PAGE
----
Gold Nanobeacons Detect Sentinel Lymph Nodes

March 25, 2010

(PhysOrg.com) -- Virtually every patient diagnosed with breast cancer or melanoma undergoes lymph node biopsy to determine if their cancer has begun spreading in the body. Taking this biopsy involves an invasive and uncomfortable procedure, and though necessary it detects metastases less than 95% of the time. To eliminate the need for invasive biopsy, and to improve upon the diagnostic sensitivity of biopsy, researchers have been working to develop non-invasive imaging techniques to identify tumor-bearing sentinel lymph nodes.

Now, a group of investigators at Washington University of St. Louis, led by Dipanjan Pan, Ph.D., and including Gregory Lanza, M.D., and Samuel Wickline, M.D., both members of the Siteman Center of Cancer Nanotechnology Excellence, has developed "soft" gold nanoparticles that accumulate in and that are visible using a technique known as photoacoustic imaging. The investigators published their results in the journal Biomaterials.

Photoacoustic imaging combines aspects of optical and ultrasound imaging in a sensitive imaging technique suitable for use in the human body. Photoacoustic imaging agents, including gold nanoparticles, emit sound waves when illuminated with specific frequencies of light. In the case of gold nanoparticles, the activating light energy occurs in the near infrared, a region of the optical spectrum that passes readily through biological tissues, and their photoacoustic emissions are strong enough to be detectable using standard clinical ultrasound equipment.

The key to this study was developing a gold nanoparticle imaging agent that balances the rate of accumulation in sentinel lymph nodes with the rate of elimination of particles that the lymph nodes do not trap. The solution was to wrap multiple , each 2-4 in diameter, within a soft polymer matrix, producing a 90 nanometer gold nanobeacon that accumulates rapidly in sentinel lymph nodes. When the investigators injected their nanobeacons into mice and imaged lymph nodes one hour later, they found that the photoacoustic signal was nine-fold stronger in lymph nodes than in surrounding blood vessels. While larger nanoparticles produced a stronger signal, they did not accumulate exclusively in the lymph nodes, so the contrast they produced was much smaller.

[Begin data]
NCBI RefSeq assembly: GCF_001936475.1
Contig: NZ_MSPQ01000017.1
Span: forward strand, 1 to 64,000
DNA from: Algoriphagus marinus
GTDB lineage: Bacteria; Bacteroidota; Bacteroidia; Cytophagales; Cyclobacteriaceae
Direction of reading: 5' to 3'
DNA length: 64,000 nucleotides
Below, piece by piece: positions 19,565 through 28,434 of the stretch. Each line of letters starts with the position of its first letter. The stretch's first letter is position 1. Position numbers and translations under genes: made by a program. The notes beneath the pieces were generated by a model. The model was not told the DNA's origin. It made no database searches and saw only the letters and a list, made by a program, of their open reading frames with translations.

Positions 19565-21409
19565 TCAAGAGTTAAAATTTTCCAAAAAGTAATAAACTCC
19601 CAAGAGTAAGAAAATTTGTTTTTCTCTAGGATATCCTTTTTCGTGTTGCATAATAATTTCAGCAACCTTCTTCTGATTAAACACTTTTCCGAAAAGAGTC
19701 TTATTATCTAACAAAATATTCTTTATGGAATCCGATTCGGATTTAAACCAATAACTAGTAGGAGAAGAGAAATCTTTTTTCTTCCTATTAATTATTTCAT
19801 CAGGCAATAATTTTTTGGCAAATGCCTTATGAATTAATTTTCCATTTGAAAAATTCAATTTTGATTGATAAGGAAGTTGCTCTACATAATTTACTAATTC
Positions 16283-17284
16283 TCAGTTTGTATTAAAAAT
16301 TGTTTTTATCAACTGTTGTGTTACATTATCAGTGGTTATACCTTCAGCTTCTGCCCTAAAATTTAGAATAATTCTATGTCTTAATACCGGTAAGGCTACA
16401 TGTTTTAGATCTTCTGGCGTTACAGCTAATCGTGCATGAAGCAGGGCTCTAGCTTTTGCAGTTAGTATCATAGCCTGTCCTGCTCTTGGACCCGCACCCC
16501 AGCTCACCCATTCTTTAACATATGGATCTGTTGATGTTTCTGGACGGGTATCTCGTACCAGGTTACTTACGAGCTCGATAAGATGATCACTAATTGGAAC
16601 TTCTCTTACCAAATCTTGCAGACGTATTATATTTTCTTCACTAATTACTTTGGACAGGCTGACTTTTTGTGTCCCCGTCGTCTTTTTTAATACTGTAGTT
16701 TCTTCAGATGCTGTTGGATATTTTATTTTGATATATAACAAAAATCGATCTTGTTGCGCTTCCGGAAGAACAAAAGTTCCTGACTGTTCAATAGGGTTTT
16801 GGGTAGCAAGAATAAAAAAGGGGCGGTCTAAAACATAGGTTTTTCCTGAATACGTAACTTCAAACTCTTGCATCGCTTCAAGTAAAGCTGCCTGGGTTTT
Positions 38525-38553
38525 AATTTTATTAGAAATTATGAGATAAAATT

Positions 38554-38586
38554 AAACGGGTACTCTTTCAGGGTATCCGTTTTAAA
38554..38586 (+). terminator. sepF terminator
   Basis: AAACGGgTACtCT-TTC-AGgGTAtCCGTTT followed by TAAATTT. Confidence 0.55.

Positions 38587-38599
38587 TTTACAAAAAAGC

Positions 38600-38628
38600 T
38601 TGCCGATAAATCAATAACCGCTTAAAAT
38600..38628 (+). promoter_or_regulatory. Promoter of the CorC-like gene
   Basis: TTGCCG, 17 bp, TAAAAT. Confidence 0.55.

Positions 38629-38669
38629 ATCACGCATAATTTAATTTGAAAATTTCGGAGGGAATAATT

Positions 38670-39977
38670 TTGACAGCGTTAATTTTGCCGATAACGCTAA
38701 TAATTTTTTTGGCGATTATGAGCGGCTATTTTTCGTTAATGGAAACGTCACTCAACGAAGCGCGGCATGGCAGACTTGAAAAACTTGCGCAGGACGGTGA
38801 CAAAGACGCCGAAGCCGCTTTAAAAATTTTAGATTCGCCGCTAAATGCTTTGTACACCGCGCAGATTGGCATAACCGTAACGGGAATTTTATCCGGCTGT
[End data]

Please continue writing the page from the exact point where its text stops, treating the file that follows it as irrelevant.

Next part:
This work, which is detailed in a paper titled, "Near infrared photoacoustic detection of sentinel lymph nodes with nanobeacons," was supported in part by the NCI Alliance for Nanotechnology in Cancer, a comprehensive initiative designed to accelerate the application of nanotechnology to the prevention, diagnosis, and treatment of cancer. An abstract of this paper is available at the journal's Web site.

Explore further: Improved imaging for identifying breast cancer in overweight women

Related Stories

Golden Nanotubes Detect Tumor Cells, Map Sentinel Lymph Nodes

September 24, 2009

(PhysOrg.com) -- Biomedical researchers at the University of Arkansas in Fayetteville and the University of Arkansas for Medical Sciences (UAMS) in Little Rock have developed a special contrast-imaging agent made of gold-coated ...

Nanoparticles Detect and Purge Metastases in Lymph Nodes

October 30, 2009

Colonoscopy represents one of the great weapons against cancer. In one step, a physician can find precancerous lesions in the colon and then cut them out, an on-the-spot intervention that prevents cancer from developing. ...

Recommended for you

Meet the high-performance single-molecule diode

July 29, 2015

A team of researchers from Berkeley Lab and Columbia University has passed a major milestone in molecular electronics with the creation of the world's highest-performance single-molecule diode. Working at Berkeley Lab's Molecular ...

Could stronger, tougher paper replace metal?

July 24, 2015

Researchers at the University of Maryland recently discovered that paper made of cellulose fibers is tougher and stronger the smaller the fibers get. For a long time, engineers have sought a material that is both strong (resistant ...

Reshaping the solar spectrum to turn light to electricity

July 28, 2015

When it comes to installing solar cells, labor cost and the cost of the land to house them constitute the bulk of the expense. The solar cells—made often of silicon or cadmium telluride—rarely cost more than 20 percent ...

0 comments

Please sign in to add a comment. Registration is free, and takes less than a minute. Read more

Click here to reset your password.
Sign in to get notified via email when new comments are made.